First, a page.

Midnight Music: Nero – The Thrill (Porter Robinson Remix)

Nero - The Thrill (Porter Robinson Remix)

Nero – The Thrill (Porter Robinson Remix)

Yea, this collab needs to happen way more often. The track of today could only be Porter Robinson’s stunning remix of The Thrill by Nero. The remix hits this apex when it comes to production, stupendous production values, respect of the original work & blowing the lid off of it at the same time. The arpeggio work is second to none, with Porter reminding everyone he creates soundscapes, not songs. This shimmering remix is one of the first true post-Big Room offerings that aren’t gimmicky. This type of Future Electro really has a shot at unseating the idiocy of Brolectro & Big Room. The power goes crazy, but he never loses control. Porter has shown he can be a master at the massive yet crystalline & this new release is no exception. Put it into your face post haste. At this point, it’s so good & good for you it might as well have Vitamin C in it. (via This Song Is Sick)

Playlists Of The Weekend: EDMTunes/Spinnin’ Records & InDeep 30!

Super glad that I can bring this out to share for y’all. A bunch of my peeps at EDMTunes put together this fantastic 90min of dance music for you. New illness from The Chainsmokers, deep gorgeousness from Matt Lange off Anjunabeats, Bassnectar’s summer jam & 17 more tunes. From trap bangers to progressive anthems, if you want to know what Electric Zoo sounds like right now, you’d be hard pressed to find a better sampling of tunes that are big right now. Strong by Arno Cost & Shadow of the Sun’s Mako remix are highlights as well. Hit up EDMTunes and thank them for making this happen with Spinnin’ Records. Don’t worry, I’ll make sure you know when the next one comes out as well.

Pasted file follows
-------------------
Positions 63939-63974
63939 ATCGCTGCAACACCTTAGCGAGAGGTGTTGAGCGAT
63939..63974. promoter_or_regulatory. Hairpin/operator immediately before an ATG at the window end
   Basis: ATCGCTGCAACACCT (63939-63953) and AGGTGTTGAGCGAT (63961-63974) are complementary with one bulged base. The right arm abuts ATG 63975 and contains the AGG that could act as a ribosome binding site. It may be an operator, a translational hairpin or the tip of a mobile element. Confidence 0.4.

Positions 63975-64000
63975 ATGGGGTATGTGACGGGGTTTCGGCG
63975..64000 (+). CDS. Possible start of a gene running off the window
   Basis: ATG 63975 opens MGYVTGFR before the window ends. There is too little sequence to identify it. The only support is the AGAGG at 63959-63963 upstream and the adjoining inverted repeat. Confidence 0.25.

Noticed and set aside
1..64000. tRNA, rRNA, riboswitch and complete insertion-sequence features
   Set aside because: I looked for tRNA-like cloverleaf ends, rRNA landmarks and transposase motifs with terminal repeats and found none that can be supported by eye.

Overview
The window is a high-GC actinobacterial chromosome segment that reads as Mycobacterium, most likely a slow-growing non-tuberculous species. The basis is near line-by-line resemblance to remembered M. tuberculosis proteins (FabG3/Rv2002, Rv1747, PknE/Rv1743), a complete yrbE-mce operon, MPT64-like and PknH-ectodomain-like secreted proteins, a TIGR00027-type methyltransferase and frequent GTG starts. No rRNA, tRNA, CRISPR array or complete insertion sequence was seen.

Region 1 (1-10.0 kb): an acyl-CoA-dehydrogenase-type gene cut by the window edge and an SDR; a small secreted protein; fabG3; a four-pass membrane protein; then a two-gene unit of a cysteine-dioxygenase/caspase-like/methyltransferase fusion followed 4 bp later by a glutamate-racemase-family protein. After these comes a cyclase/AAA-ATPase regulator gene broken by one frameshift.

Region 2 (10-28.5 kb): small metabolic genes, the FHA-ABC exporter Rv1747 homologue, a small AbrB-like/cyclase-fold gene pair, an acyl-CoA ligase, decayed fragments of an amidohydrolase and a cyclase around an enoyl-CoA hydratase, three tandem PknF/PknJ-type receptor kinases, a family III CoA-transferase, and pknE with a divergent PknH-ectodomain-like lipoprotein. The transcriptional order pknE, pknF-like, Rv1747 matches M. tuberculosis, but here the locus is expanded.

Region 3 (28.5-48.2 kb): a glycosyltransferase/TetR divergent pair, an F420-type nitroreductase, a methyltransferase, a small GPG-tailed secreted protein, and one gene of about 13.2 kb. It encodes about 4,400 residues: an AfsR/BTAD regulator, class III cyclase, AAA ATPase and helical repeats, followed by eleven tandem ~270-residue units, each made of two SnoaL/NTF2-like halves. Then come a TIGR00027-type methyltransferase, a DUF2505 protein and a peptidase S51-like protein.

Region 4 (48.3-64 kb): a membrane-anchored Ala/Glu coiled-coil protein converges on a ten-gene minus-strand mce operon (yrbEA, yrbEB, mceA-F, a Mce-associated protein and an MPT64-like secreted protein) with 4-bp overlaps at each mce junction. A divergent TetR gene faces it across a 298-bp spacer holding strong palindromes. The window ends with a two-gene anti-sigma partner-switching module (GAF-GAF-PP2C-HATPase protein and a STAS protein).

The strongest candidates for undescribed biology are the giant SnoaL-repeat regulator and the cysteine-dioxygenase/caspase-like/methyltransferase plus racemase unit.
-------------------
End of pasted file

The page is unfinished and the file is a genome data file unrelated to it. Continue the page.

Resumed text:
Over on Soundcloud, there’s the next session of InDeep. These cats are quickly becoming my go to source for deep, future, tech & “insert sub-genre of house here” house. The list comes in at a manageable 72min and with new Hot Since 82, Amtrac, a fun little snippet from Marcapasos, a FANTASTIC deep house remix of Bittersweet Symphony (must listen), a joint from Mixmag featuring Jody Wisternoff & a whole lot more. If the EDMTunes playlist is your Turn Down For What list, this is your grooving, deep dark set that happens later in the night. Or now while you’re walking around cleaning the house on the long weekend before shenanigans later. Or yachting, elephant polo’ing or jousting, whatever you’re into. The tunes are quality so enjoy the almost 3 hours of music between these two playlists and rock out your weekend!